RubberDucks clubhouse manager Shad Gross is probably thinking of replacing the placards that adorn the team’s individual lockers with removable “Hello My Name is” stickers.

That’s the season it has been for the Ducks, who entered their 99th game in the Eastern League on Saturday with an incredible 133 transactions.

That’s more than a move a day for a squad not just trying to develop major-league talent, but one trying to stay in the hunt in the Western Division.

“It’s just part of it,” RubberDucks pitching coach Tony Arnold said. “Pieces come and pieces go. When you get new pieces, it’s our job to acclimate them into what’s going on at any given level. Who you have is who you’re working with and you make it work.”

While that might sound matter of fact, this season’s team has been a revolving door in terms of player movement.

It’s not that players don’t pan out and leave the game as much as it is a need at the higher levels. Add to that promotions, and the influx of new players can be a challenge.

The Indians also made things interesting with Mike Clevinger, Corey Kluber, Carlos Carrasco, Jefry Rodriguez, Cody Anderson and Dan Otero, who pitched Saturday, put on the injured list. Tyler Naquin, Jason Kipnis, Francisco Lindor also spent time on the IL.

While all may not have rehabilitated in Akron, the ripple down affected every club.

“Our job is to take it one day at a time and provide the players with the resources to maximize their potential,” Ducks manager Rouglas Odor said. “They did it in such a short time that it’s exciting to see them get to the next level.

“It’s a huge responsibility because we knew we had to develop players because the big-league club was counting on us. It was nice to see them give the opportunity to minor-league players. Not just an opportunity, but to see them have success there.”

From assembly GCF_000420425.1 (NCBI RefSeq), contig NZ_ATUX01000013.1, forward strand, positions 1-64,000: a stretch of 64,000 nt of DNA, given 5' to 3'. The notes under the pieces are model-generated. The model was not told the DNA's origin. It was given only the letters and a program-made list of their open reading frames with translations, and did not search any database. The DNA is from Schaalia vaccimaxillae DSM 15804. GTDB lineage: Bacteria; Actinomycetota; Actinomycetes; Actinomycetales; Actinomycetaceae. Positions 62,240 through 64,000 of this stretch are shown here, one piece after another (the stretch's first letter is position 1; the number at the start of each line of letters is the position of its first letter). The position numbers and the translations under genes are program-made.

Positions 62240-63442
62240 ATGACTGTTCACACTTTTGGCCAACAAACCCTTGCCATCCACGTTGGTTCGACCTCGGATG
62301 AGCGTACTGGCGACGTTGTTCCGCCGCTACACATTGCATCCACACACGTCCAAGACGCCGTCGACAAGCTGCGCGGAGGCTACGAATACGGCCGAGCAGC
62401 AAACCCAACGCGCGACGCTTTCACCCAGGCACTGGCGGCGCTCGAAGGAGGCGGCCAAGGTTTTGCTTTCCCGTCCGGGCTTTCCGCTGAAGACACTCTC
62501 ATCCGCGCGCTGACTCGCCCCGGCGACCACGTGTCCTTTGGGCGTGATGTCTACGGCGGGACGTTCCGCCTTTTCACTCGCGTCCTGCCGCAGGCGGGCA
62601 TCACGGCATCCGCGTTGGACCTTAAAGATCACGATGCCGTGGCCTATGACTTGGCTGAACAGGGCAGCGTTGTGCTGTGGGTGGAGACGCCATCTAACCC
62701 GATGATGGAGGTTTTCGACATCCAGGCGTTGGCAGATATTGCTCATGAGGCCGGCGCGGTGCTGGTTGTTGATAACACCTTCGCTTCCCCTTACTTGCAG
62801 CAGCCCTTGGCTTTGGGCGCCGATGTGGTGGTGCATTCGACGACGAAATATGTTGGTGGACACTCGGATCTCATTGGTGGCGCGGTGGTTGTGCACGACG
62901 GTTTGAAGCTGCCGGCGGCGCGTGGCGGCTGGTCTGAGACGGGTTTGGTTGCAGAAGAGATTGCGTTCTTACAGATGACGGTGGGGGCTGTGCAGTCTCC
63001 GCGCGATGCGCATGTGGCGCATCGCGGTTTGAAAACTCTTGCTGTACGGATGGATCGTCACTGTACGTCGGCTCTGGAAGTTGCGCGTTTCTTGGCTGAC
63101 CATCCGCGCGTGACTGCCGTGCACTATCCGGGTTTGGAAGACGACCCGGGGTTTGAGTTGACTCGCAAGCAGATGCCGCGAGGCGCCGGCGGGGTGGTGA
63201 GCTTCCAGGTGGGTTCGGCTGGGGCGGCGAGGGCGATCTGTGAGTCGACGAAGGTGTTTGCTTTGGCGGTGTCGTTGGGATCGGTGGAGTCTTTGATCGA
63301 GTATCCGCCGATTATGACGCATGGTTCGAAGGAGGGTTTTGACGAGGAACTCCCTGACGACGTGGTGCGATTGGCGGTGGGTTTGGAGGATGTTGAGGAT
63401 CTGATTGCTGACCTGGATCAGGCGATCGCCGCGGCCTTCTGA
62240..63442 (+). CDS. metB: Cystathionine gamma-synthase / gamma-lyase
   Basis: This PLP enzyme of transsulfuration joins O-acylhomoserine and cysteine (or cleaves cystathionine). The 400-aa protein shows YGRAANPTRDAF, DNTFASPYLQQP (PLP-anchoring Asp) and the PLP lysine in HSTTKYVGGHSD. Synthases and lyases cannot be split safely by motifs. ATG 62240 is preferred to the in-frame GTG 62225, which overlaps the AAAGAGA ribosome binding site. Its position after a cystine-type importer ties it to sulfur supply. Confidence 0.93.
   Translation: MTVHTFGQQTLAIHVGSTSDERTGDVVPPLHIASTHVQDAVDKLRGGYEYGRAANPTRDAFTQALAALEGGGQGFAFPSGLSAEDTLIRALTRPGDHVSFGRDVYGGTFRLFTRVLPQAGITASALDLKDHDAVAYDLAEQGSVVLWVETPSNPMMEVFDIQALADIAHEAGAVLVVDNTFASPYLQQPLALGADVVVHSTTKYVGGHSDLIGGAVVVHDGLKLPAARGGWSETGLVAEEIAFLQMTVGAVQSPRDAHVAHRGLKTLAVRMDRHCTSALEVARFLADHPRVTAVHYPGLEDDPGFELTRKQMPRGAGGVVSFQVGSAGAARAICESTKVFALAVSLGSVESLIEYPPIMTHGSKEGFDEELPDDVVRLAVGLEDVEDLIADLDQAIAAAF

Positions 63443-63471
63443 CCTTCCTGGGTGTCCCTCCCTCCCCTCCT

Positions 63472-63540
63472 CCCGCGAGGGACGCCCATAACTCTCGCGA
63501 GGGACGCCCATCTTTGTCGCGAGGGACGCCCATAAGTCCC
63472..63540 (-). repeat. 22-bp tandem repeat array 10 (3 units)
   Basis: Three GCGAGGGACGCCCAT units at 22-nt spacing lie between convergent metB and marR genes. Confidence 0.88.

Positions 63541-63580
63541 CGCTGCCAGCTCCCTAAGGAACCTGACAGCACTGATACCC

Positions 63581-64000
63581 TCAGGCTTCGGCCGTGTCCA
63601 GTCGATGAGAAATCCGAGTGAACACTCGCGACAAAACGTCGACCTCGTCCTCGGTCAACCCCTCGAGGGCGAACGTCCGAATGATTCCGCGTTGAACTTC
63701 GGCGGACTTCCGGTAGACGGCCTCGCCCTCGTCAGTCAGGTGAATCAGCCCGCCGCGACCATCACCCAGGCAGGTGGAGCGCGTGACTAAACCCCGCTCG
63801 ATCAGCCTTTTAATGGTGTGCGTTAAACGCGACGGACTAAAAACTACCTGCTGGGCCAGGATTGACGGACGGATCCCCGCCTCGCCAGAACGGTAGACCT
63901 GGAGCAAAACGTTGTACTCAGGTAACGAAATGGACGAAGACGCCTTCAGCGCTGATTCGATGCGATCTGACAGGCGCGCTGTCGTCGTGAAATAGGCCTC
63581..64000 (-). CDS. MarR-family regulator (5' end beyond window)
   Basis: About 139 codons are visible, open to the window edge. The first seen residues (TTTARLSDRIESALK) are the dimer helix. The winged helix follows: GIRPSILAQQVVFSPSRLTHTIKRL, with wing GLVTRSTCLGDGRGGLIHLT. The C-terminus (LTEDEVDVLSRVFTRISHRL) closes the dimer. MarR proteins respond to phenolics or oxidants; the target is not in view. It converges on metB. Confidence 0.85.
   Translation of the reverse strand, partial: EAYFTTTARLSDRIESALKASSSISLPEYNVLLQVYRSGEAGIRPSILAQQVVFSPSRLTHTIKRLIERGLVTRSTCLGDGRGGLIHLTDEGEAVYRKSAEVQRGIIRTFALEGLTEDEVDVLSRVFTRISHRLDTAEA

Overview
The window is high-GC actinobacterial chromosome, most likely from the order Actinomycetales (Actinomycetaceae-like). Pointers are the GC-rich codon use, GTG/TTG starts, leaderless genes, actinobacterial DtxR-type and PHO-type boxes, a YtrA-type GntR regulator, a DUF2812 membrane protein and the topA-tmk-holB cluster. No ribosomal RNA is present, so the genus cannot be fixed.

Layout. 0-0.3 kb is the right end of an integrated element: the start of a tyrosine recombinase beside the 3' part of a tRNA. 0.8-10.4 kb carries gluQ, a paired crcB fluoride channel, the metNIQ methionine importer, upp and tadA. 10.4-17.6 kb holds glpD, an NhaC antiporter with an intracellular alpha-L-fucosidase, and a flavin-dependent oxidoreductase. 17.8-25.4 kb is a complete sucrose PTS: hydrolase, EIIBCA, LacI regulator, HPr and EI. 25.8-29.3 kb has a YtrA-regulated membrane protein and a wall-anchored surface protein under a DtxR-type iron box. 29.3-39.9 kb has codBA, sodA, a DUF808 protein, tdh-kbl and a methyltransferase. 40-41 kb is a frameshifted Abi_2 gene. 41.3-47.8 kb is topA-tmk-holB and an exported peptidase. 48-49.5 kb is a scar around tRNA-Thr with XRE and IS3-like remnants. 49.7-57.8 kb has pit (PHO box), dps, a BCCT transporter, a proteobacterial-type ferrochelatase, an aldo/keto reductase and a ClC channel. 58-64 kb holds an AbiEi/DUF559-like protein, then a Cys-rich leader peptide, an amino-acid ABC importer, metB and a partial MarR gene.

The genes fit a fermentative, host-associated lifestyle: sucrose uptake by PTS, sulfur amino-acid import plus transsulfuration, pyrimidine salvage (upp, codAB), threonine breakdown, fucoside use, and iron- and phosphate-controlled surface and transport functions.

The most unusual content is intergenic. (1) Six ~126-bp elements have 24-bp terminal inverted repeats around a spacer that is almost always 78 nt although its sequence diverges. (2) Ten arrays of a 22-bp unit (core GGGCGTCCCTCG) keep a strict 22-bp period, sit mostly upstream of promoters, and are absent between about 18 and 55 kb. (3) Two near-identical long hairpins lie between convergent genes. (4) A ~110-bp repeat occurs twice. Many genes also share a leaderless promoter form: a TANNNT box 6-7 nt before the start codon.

Add to that, players like Daniel Johnson (39 games), James Karinchak (10), Zach Plesac (6) and Aaron Civale (5), who spent just a handful of games with the club, and it can be difficult to keep the fluidity moving.

“You’re not trying to keep somebody here so they can have unbelievable numbers,” Arnold said. “As a coach, you have to have vision on what the major-league club needs. If you’re in A ball and you have a guy that might go up or you have a guaranteed guy here or at the Triple A level, you have to understand that in that short period of time, you might have to do things quicker so that they are prepared.”

What happens with players like the aforementioned quartet is an expedited learning curve at Double A as coaches make sure the players all have the tools they need to succeed at the next level.

“It’s awesome because our goal as a staff is to get them here and get them up as fast as we can,” Ducks hitting coach Justin Toole said. “While personally you want kids to be here longer because they’re good players, it’s rewarding as a staff to get guys moving up because you know you’re helping them chase their dreams, while also impacting the organization.”

That has players amped to show the organization what they have as the current youth movement is in full force.

“It’s really exciting for us in Akron and Columbus to see some of the guys that we’ve played with get an opportunity in the big leagues and be able to produce,” RubberDucks first baseball Connor Marabell said. “It shows how good our player development is and that they can trust us up there.”